Article Text

Capsular bag distension syndrome
  1. K L TU,
  1. Department of Ophthalmology
  2. Ayr Hospital, Ayr KA6 6DX
  1. Dr K L Tu.

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Editor,—The advantages of continuous curvilinear capsulorrhexis (CCC) for phacoemulsification cataract surgery are well known.1 We report a case of capsular bag distension syndrome, a complication of capsulorrhexis.


An 80-year-old female patient underwent uncomplicated phacoemulsification via a temporal corneal incision. A 23.0 dioptre foldable posterior chamber intraocular lens (Allergan SI30 NB, 6.00 mm biconvex silicone optic, 13.00 mm polypropylene modified C haptics with 10° posterior angulation) was inserted into the capsular bag following the injection of ProVisc (sodium hyaluronate 1%).

Slit-lamp examination on the first postoperative day showed the IOL to be displaced anteriorly within the capsular bag with the posterior capsule lying well behind the optic. As the patient was pain free and the cornea was clear, the intraocular pressure was not measured. The anterior chamber showed minimal activity.

At review 2 weeks later, the visual acuity was 6/9 with a refraction of −3.00 DS/−0.50 DC at 120°, biometry having predicted a postoperative spherical equivalent refraction of −0.35 DS. The intraocular pressure was 10 mm Hg.

Five weeks postoperatively, the visual acuity was 6/9 with a −1.50 DS trial lens, and at 11 weeks, the same visual acuity was attained with a −0.75 DS lens. The IOL was observed to have progressively settled more posteriorly at each examination.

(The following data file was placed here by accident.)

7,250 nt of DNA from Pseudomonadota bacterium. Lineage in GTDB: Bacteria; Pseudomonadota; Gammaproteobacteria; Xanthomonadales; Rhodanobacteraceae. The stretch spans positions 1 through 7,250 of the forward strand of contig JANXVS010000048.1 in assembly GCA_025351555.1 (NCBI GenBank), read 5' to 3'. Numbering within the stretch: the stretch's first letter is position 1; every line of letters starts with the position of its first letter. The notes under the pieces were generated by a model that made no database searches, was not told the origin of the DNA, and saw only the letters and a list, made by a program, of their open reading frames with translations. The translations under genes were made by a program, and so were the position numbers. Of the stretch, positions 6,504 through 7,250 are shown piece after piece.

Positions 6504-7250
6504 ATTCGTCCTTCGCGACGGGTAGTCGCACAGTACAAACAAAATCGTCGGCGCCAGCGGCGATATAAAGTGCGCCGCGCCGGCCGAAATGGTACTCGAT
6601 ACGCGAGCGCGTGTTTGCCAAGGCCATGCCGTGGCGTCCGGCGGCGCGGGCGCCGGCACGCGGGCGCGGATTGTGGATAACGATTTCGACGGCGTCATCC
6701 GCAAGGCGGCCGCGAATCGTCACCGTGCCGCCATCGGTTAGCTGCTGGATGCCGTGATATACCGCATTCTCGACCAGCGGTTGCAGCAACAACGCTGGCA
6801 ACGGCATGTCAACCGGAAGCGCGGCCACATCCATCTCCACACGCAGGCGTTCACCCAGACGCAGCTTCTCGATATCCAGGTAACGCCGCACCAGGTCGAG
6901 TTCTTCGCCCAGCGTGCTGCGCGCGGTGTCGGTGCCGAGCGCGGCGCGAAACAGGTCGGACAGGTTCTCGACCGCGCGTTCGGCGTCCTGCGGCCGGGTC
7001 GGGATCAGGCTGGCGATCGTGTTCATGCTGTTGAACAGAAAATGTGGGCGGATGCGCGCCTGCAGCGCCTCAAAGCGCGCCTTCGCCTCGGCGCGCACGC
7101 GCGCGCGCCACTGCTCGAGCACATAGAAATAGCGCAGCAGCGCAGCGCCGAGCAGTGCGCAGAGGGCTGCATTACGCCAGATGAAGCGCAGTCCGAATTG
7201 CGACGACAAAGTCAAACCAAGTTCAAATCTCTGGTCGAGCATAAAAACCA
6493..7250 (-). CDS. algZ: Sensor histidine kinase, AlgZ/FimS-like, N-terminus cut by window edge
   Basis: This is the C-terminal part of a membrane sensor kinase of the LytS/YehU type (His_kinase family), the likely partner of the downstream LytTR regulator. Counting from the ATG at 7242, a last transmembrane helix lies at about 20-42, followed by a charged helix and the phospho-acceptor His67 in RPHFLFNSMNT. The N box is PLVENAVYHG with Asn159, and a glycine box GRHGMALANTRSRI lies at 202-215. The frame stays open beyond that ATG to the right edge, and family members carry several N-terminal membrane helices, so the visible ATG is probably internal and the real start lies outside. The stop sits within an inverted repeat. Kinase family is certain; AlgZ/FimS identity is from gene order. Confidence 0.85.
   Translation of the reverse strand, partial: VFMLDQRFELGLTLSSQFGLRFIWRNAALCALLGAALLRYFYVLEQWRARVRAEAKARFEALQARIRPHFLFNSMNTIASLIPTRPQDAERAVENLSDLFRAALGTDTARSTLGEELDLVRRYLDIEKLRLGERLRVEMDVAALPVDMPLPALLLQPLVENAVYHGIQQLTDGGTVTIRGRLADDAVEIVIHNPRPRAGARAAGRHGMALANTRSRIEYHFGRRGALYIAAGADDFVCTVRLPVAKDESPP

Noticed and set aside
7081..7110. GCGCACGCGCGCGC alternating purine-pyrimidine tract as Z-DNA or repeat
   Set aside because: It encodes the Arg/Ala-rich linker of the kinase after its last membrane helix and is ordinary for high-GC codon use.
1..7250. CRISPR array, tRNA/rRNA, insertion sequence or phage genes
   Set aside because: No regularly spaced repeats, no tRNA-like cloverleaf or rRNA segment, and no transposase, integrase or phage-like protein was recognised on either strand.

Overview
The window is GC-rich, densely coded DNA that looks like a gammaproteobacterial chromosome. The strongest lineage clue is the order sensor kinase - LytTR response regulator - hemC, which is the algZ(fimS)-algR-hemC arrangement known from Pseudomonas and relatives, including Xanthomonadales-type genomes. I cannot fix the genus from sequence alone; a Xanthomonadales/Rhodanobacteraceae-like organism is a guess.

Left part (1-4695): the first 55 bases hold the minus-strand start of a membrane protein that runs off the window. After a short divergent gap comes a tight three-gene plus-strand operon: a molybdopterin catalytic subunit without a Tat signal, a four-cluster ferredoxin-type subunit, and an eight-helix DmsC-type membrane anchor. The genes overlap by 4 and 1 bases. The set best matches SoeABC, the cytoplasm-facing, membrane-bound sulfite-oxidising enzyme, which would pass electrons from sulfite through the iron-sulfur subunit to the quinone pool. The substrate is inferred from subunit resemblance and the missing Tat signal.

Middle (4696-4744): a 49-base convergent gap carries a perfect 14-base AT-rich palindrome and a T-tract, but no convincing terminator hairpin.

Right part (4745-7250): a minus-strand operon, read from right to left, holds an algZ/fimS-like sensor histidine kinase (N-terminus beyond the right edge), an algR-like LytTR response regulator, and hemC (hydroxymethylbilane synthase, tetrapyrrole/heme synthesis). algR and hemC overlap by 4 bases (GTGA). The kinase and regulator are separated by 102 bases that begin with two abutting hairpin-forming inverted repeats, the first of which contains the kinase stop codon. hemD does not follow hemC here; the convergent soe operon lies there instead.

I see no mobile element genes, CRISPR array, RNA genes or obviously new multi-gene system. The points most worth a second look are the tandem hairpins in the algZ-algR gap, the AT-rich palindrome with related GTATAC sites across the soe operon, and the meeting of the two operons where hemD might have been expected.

Slit-lamp examination after dilating the pupil showed a vertically oval anterior capsulorrhexis opening measuring 3.5 mm by 4.5 mm in size, slightly eccentric supertemporally (Fig 1).

Figure 1

Photograph taken at 3 months postoperatively.


Two case series reports have discussed in detail the physical findings, pathogenesis, prevention, and management of the syndrome.23

Retained viscoelastic, transudation through the lens capsule, and exudation from lens epithelial cells are possible sources of the fluid causing capsular bag distension. The fact that the syndrome was recognised on the first postoperative day in this case almost certainly implicates entrapment of viscoelastic solution behind the IOL. The small capsulorrhexis opening relative to the 6 mm optic, we feel, contributed to the entrapment.

The syndrome has been reported following implantation of both PMMA IOLs and silicone IOLs, with either angulated or non-angulated haptics.3 YAG laser peripheral anterior capsulotomy has been successfully performed in cases of slowly resolving myopia23 and in one case of apparent closure of the peripheral anterior chamber angle with elevated intraocular pressure.3

As the myopic shift lessened gradually with a satisfactory refractive outcome in our case, conservative management was felt to be appropriate.

We suggest care in making the capsulorrhexis opening adequate and in ensuring that the viscoelastic is removed from behind the implant at the end of surgery.


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